hTERT is expressed in cancer cell lines despite promoter DNA methylation by preservation of unmethylated DNA and active chromatin around the transcription start site

Rebekah L. Zinn, Kevin Pruitt, Sayaka Eguchi, Stephen B. Baylin, James G. Herman

Research output: Contribution to journalArticle


hTERT, which encodes the catalytic subunit of telomerase and is expressed in most immortalized and cancer cells, has been reported to have increased DNA methylation in its promoter region in many cancers. This pattern is inconsistent with observations that DNA methylation of promoter CpG islands is typically associated with gene silencing. Here, we provide a comprehensive analysis of promoter DNA methylation, chromatin patterns, and expression of hTERT in cancer and immortalized cells. Methylation-specific PCR and bisulfite sequencing of the hTERT promoter in breast, lung, and colon cancer cells show that all cancer cell lines retain alleles with little or no methylation around the transcription start site despite being densely methylated in a region 600 bp upstream of the transcription start site. By real-time reverse transcription-PCR, all cancer cell lines express hTERT. Chromatin immunoprecipitation (ChIP) analysis reveals that both active (acetyl-H3K9 and dimethyl-H3K4) and inactive (trimethyl-H3K9 and trimethyl-H3K27) chromatin marks are present across the hTERT promoter. However, using a novel approach combining methylation analysis of ChIP DNA, we show that active chromatin marks are associated with unmethylated DNA, whereas inactive marks of chromatin are associated with methylated DNA in the region around the transcription start site. These results show that DNA methylation patterns of the hTERT promoter (-150 to +150 around the transcription start) are consistent with the usual dynamics of gene expression in that the absence of methylation in this region and the association with active chromatin marks allow for the continued expression of hTERT.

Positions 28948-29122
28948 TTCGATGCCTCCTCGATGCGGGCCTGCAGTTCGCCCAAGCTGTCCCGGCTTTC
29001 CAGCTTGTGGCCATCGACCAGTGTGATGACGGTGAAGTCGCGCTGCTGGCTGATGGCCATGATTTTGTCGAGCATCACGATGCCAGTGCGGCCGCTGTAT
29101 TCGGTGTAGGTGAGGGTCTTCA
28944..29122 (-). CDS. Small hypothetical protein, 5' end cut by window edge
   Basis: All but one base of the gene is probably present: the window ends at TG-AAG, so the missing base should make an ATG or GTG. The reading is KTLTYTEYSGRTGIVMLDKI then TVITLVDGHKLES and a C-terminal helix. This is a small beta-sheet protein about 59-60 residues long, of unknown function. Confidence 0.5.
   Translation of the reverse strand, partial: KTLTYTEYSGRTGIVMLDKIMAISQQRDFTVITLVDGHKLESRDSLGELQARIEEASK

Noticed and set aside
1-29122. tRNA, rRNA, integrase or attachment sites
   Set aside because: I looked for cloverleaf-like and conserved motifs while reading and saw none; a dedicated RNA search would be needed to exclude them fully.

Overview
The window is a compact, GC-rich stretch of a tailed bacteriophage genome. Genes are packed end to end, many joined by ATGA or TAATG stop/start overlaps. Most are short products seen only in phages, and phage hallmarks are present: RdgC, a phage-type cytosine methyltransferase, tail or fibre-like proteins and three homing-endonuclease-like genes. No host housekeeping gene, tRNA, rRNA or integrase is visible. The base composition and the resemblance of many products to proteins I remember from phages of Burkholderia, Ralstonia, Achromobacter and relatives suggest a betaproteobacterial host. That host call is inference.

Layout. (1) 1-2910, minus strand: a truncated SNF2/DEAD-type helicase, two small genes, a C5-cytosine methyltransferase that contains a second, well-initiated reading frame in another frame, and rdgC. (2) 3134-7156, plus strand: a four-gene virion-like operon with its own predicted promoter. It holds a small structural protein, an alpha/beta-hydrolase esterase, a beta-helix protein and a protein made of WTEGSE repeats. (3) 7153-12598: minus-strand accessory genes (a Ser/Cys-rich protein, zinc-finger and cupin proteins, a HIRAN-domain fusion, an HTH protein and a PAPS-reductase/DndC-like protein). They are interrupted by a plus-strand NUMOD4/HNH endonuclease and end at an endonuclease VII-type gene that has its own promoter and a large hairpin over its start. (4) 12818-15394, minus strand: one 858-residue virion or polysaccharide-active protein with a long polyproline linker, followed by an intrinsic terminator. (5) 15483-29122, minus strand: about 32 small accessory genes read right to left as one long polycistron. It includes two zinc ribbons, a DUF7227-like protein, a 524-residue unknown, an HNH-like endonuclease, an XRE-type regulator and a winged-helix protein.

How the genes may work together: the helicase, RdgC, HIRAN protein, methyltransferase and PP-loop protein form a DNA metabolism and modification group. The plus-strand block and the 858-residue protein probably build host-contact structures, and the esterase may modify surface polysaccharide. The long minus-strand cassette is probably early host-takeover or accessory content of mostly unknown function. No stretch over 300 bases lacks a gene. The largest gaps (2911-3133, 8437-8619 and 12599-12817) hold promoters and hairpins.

Original languageEnglish (US)
Pages (from-to)194-201
Number of pages8
JournalCancer Research
Issue number1
StatePublished - Jan 1 2007


ASJC Scopus subject areas

  • Oncology
  • Cancer Research

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